Recent attempts to remove the amount of dilapidated buildings in Chickasha were met with some criticism this week.
Resident Rick Thomas said his brother's house received a red note on the door eight weeks, ago stating the property was uninhabitable and owners would receive information scheduling a hearing regarding the future of the house.
"My brother died so the house is in probate," Thomas said. "We can't really do anything."
Utilities and outward appearance are the primary factors used by the city in determining whether a structure needs to come down. Thomas said although no water is run to the house, it does receive electricity.
City Manager Stewart Fairburn said the goal of this project is not to tear houses down, but to get owners to take care of their property. He said the city tries to come up with a plan with property owners, which will result in the owner fixing the structure, tearing it down, or allowing the city to do it. If the city demolishes the structure a lien is placed on the property.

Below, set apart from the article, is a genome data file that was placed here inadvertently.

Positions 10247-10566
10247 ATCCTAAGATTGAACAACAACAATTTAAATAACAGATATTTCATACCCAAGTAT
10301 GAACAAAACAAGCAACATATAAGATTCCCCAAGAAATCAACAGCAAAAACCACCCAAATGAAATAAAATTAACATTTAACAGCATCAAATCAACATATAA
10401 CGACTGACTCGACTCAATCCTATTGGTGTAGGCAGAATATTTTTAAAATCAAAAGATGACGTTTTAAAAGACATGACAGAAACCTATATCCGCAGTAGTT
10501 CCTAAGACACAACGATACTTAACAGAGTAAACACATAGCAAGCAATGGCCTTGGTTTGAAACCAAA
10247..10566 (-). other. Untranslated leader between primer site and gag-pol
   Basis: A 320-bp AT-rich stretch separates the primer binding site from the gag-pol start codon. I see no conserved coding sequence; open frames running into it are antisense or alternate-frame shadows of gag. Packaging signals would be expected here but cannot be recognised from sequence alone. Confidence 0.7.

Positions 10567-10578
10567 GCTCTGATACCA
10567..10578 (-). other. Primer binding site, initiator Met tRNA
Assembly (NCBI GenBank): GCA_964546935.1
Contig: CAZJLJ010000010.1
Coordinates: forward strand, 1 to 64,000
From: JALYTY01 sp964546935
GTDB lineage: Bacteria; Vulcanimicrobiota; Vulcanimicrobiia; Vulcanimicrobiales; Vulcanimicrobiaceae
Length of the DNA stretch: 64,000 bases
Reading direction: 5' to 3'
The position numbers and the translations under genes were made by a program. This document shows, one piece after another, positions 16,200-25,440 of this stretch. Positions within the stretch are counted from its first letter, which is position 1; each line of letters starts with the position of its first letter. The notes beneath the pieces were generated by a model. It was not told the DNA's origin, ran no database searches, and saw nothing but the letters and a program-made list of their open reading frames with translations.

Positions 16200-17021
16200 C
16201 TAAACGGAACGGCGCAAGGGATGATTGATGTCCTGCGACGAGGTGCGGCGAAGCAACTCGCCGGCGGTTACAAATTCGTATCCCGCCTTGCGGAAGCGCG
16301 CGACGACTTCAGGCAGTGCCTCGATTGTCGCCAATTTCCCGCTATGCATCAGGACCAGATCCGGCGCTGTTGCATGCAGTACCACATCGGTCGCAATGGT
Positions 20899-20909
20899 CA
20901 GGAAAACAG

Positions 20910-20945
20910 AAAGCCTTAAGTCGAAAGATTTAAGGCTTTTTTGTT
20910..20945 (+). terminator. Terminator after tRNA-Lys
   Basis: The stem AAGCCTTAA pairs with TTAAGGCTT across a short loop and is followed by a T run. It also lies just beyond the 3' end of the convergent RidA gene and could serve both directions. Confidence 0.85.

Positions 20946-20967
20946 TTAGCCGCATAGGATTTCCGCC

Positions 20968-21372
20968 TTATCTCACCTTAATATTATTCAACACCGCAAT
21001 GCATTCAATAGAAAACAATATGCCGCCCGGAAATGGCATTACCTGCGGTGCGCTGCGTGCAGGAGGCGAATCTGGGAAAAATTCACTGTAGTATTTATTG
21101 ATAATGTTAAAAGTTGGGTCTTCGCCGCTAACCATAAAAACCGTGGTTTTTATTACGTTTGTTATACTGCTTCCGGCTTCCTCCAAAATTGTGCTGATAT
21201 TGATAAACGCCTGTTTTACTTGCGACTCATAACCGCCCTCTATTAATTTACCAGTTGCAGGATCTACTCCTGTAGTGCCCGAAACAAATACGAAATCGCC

"We've had real problems with owners dying and not leaving the house to anyone," Fairburn said.
The house in question, which is located at 1318 S. Fifth St. has stood for 40 years according to Thomas. He said he and his family have been using the property as a workshop for their business.
"This is not cost effective for us," he said.
According to Fairburn the city has been working with the executor of Thomas brother's estate for some time.
"We have been working with him for several months and he plans to have it demolished," he said.
Owners can sell their property after the city tags the property for a hearing, but the city will not sell the property once it has initiated the demolition process.